[1] Sami Mousawi v Kerajaan Negeri Sarawak [2004] 2 MLJ 414.

[2] USA Productions et al v Women Travel Supreme People’s Court of the P R of China [1997] Jing Ta No 35.

[3] Dalmia Dairy Industries Ltd v National Bank of Pakistan [1978] 2 Lloyd’s Rep 223.

[4] Corporación Mexicana de Mantenimiento Integral, S de RL de CV v PEMEX-Exploración y Producción 2013 US Dist LEXIS 121951, 2013 WL 4517225 (SDNY Aug 27, 2013).

[5] Cruz City 1 Mauritius Holdings v Unitech Limited EXP132/2014  &  EA(OS)  Nos 316/2015,  1058/2015  &  151/2016& 670/2016.

[6] Indian Brand Equity Foundation, Foreign Direct Investment, (June 2017) <https://www.ibef.org/economy/foreign-direct-investment.aspx&gt; accessed on 27 January 2018.

[7] Cruz City 1 Mauritius Holdings v Unitech Limited EXP132/2014 & EA(OS)  Nos 316/2015,  1058/2015  &  151/2016& 670/2016.

[8] Renusagar Power Co Ltd v General Electric Co AIR 1994 SC 860.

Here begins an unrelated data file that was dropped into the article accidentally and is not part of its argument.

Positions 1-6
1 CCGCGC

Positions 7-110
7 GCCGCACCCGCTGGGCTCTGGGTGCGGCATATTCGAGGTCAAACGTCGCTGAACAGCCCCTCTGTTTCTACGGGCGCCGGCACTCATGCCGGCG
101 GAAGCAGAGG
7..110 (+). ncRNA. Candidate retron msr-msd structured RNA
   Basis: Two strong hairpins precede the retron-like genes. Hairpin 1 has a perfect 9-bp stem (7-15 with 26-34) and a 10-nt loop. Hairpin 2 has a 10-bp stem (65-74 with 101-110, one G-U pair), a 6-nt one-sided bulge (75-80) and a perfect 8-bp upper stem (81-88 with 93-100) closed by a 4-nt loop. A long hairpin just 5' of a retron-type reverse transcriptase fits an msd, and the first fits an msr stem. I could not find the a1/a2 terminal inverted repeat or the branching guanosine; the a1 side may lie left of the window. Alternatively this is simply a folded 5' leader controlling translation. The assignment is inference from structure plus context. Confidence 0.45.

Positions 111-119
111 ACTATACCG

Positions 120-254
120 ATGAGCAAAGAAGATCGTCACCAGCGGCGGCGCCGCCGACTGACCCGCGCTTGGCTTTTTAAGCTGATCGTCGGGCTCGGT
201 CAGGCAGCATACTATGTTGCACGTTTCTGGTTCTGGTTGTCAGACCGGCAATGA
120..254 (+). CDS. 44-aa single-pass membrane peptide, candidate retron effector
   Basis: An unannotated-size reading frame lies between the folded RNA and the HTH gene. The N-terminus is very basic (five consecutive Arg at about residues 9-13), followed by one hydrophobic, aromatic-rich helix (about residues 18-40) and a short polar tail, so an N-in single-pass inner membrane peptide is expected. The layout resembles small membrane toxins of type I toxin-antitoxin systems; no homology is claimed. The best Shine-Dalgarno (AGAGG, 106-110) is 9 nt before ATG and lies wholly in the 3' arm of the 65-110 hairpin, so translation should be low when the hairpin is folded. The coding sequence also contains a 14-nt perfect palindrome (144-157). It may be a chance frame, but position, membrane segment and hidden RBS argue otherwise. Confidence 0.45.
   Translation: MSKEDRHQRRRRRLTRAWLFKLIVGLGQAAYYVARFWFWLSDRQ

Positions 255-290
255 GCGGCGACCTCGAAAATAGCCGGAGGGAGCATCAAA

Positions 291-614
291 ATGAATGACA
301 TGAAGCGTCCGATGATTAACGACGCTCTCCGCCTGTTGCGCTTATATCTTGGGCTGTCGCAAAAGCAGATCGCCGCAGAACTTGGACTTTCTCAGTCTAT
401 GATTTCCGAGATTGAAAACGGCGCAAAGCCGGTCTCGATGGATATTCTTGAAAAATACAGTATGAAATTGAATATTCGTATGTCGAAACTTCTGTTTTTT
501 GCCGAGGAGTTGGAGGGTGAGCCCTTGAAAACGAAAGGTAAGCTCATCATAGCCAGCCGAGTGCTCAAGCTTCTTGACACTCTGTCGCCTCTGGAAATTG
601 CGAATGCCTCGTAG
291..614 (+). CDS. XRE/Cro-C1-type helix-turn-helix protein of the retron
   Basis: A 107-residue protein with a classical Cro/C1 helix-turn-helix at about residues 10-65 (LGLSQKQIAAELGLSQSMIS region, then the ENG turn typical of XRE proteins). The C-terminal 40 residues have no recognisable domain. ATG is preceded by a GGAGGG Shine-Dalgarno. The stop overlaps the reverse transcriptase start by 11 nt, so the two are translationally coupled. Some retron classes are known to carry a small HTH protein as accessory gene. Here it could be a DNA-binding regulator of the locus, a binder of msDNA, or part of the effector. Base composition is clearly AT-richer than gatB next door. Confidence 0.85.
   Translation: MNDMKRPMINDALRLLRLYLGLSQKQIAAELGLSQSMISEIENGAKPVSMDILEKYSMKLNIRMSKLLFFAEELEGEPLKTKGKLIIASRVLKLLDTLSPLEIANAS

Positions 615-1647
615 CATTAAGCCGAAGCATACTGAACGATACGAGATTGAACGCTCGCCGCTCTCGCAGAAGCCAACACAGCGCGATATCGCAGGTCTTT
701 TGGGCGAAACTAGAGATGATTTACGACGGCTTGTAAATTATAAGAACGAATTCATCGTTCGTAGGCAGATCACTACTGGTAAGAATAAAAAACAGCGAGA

[9] Parsons and Whittemore Overseas Co Inc v Societe Generale De L’Industrie Du Papier (Rakta) US Court of Appeals for the Second Circuit – 508 F 2d 969 (2d Cir 1974).

[10] Official Liquidator v Dharti Dhan (P) Ltd 1977 AIR 740.

[11] David St. John Sutton, John Kendall and Judith Gill, Russel on Arbitration (23 edn) 462.

[12] Life Insurance Corporation of India v Escorts Ltd (1986) 1 SCC 264.

[13] MG Wagh v Jai Engineering Works Ltd AIR 1987 SC 670.

[14] NTT Docomo Inc v Tata Sons Ltd OMP (EFA)(COMM) 7/2016 & IAs 14897/2016, 2585/2017.

(Arushi is currently a student at National Law Institute University, Bhopal.)